Writing Prompt: Shoes

Photo shows the rocky foreground with the summit of Mount Washington, NH, in the background and in fog
The summit of Mount Washington.

Tell us about your favorite pair of shoes, and where they’ve taken you.

I’ve never written to a WordPress prompt. Didn’t even know they existed, but I saw this and thought, why the heck not. So…I’m not really a shoe person. I wouldn’t say I have a favorite pair, but the notion of where I’ve gone in a pair triggered memories of a most excellent summer many years ago when I hiked the roof of New England in my Merrell Wilderness boots.

I don’t have a picture of them because I held the camera never thinking I’d want them documented for posterity, and no one I hiked with thought to take photos of my feet. So you’ll have to take my word for all this.

They were classic leather ankle-high boots. None of the fancy fabrics I wear on my feet these days. I rubbed them with a boot grease that made them waterproof. They were the most expensive shoes I’ve ever bought. I wore them forever—they may still be in my basement for all I know. Their journey with me began one summer when a friend said she wanted to climb Mount Washington, the Northeast’s highest peak at 6,288 feet.

I insisted we needed to prepare by making training climbs, so we began mid-May with a climb up Mount Monadnock (3,165 feet). I was still using an old pair of hiking boots I’d bought from Sears back when you could get good quality gear there (I still have a pair of binoculars from the 19…oh, never mind).

A couple trips later, I have a photo of me trying to set fire to those boots after a particularly grueling and painful hike of eleven miles over seven hours to Mount Osceola (4,156 ft.) and Greeley Ponds. Then I bought the Merrells.

From then on, my feet were the least of my problems. In “Works in Progress,” I mentioned a memorable climb where we were caught in a raging downpour. That was coming down from Boott Spur (5,502 ft.). We survived and so did the boots after I cleaned all the mud off. On the next adventure, I had a cold and nearly collapsed from…not sure what. Hyperventilation maybe. An Appalachian Mountain Club (AMC) hut “croo” member found me unable to speak, fed me some potato chips, and stayed with me till I could continue down Cannon Mountain. My climbing partner had gotten too far ahead of me (never do that!).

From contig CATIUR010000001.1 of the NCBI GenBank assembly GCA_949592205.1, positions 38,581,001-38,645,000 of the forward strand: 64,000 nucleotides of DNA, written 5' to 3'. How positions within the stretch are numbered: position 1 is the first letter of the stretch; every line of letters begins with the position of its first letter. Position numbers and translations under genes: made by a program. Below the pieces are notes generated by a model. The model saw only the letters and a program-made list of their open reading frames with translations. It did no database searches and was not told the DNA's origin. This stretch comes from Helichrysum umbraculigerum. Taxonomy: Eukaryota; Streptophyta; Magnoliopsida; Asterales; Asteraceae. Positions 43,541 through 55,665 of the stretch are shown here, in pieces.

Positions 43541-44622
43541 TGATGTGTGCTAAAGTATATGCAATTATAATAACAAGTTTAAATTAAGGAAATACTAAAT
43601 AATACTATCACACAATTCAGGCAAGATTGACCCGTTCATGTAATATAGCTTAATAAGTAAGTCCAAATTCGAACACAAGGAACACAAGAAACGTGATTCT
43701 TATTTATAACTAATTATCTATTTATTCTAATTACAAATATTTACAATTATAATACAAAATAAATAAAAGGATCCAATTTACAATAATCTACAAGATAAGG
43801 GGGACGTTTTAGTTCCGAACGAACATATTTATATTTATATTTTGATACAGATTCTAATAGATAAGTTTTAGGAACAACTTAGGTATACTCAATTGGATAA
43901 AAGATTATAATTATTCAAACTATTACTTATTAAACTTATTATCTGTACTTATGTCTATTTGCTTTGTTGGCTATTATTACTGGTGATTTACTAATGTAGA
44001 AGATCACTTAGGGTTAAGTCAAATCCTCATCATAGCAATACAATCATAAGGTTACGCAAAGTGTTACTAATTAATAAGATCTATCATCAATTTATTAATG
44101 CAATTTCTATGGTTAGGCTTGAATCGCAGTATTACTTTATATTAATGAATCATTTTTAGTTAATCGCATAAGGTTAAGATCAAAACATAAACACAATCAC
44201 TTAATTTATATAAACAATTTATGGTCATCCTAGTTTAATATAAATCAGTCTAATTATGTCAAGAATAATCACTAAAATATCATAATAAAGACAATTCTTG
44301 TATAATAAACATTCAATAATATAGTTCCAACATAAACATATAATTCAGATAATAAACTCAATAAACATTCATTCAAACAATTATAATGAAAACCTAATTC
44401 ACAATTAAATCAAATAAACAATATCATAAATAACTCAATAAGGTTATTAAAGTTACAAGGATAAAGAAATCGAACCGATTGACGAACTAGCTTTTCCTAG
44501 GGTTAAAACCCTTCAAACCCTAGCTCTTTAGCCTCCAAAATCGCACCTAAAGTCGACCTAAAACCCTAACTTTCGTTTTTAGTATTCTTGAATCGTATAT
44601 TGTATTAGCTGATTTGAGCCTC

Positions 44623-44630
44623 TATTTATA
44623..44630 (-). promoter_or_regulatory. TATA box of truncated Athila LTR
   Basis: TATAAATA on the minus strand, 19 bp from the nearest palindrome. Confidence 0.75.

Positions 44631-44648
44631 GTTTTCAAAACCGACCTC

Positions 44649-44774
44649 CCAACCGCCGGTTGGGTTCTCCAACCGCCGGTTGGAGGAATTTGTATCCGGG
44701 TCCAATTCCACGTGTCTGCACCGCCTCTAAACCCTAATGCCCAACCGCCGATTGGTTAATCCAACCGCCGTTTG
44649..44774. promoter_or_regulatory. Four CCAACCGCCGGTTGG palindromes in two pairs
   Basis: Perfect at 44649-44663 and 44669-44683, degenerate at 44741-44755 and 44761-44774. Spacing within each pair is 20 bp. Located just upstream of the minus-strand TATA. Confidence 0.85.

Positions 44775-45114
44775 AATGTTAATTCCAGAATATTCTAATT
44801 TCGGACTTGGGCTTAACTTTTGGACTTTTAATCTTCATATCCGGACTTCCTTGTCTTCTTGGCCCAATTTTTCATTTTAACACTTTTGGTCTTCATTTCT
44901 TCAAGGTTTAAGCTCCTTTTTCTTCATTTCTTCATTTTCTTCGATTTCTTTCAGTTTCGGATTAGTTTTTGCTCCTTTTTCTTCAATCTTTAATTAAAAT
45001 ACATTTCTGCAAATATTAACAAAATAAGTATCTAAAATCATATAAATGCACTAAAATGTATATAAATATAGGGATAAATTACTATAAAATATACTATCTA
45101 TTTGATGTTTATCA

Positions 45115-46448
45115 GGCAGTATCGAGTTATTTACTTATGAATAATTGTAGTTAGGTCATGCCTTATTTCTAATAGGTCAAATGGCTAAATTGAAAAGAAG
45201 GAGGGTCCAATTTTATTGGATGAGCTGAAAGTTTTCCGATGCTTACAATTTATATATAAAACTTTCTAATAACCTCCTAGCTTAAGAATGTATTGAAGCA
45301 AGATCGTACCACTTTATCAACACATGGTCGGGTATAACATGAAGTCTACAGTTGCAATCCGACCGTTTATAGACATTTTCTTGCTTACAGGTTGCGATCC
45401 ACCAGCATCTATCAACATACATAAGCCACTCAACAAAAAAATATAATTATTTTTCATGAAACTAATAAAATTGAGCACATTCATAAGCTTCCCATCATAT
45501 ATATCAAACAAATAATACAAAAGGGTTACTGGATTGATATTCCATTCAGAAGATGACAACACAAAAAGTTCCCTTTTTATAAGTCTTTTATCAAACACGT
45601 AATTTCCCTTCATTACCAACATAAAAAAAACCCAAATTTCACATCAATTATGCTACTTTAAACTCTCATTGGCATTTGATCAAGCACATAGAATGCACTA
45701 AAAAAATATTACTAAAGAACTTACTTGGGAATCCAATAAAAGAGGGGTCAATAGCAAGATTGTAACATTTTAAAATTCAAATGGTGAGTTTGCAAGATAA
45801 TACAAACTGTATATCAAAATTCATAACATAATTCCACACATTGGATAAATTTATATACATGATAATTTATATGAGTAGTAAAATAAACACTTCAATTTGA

Still, the climbs continued, every other weekend. We stayed at National Forest campgrounds, which were adventures on their own. Driving up on a Friday after work, one time we set up the tent in the pouring rain only to find ourselves on a massive tree root. But dry.

The final event—Mount Washington—by this time had morphed into a hut-to-hut trip over two nights, sleeping in the steamy, snoring, coffin-like bunks of AMC’s hut system. Low clouds blocked most views from any summits. It was grueling, but tremendous fun. There were several of us by this point.

The boots got me through, as did the camaraderie of good friends, the benefit of sound training, and the memories of plenty of clear-weather summits from the weeks before to get me over the boulders and through the clouds of the White Mountains.

I feel about that summer the way I feel about having majored in biology in college. Though I never put that degree to good use, I am so glad I got those science courses under my belt. I love reading, and have tackled many of the classics I never got to as a science major, but I don’t ever have to face organic chemistry again.

Likewise, I had remarkable adventures in the Whites that I never would have had if my friend hadn’t wanted to climb Mount Washington.

[I’ve kept this prompt to my usual 30-minute limit even though I didn’t have to.]


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